As spring turned to summer in Montgomery, the bus boycott's legal offensive heated up along with the air, pavement, and car pool radiators. The moral momentum of the Browder v. Gayle lawsuit was buttressed by a Supreme Court decision in late April in a bus segregation case from South Carolina.1 In 1954 Sarah Mae Flemming had sued the South Carolina Electric and Gas Company, which operated city buses in Columbia, for violating her Fourteenth Amendment right to equal protection by forcing her to move to the black section of a bus. In February 1955 a federal district judge dismissed her lawsuit, but her appeal was upheld by the Fourth Circuit Court of Appeals in July 1955, which declared intrastate bus segregation unconstitutional. The Supreme Court's ruling on April 23, 1956, did not actually affirm the Fourth Circuit's decision but merely rejected the utility company's appeal as premature. Nonetheless, the narrow technical decision was widely perceived as striking down intrastate bus segregation--typified by the front-page New York Times headlines the next day: HIGH COURT VOIDS LAST COLOR LINES IN PUBLIC TRANSIT. EXTENDS BAN ON SEGREGATION TO INTRASTATE BUSES IN A SOUTH CAROLINA CASE. 13 STATES ARE AFFECTED. IMPACT OF RULING IS EXPECTED TO BE AS WIDE AS DECISION AGAINST SEPARATE SCHOOLS.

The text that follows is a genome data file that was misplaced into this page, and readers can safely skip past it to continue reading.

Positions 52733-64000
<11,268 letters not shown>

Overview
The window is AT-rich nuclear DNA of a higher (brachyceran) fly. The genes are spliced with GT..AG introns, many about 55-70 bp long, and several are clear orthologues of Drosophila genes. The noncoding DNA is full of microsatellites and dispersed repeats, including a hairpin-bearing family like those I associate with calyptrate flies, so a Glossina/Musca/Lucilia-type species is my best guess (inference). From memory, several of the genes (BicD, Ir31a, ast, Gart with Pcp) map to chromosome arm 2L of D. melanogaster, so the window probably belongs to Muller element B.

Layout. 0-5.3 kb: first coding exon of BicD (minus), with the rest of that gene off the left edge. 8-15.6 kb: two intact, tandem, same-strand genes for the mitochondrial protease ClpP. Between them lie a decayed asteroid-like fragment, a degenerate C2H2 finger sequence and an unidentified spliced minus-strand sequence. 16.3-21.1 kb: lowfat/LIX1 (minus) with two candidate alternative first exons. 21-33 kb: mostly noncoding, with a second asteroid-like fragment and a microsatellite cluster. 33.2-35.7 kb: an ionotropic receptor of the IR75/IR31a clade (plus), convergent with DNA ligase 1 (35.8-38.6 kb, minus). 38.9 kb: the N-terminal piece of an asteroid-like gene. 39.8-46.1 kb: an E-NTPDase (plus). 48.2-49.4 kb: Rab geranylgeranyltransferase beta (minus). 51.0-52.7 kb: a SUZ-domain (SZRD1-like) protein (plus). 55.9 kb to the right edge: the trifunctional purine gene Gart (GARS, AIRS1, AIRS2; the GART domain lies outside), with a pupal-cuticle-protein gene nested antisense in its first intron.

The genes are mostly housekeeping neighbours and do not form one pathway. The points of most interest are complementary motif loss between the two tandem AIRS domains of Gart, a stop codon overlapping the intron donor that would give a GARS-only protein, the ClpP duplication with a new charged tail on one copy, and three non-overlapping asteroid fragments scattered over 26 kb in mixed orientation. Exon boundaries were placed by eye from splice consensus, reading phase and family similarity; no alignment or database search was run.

The hyperbole around the ambiguous decision spurred a number of southern bus lines to desegregate. Montgomery City Lines, reeling from the boycott, immediately ordered its drivers to end segregated seating. But Mayor Gayle and Police Commissioner Sellers resolved to continue enforcing the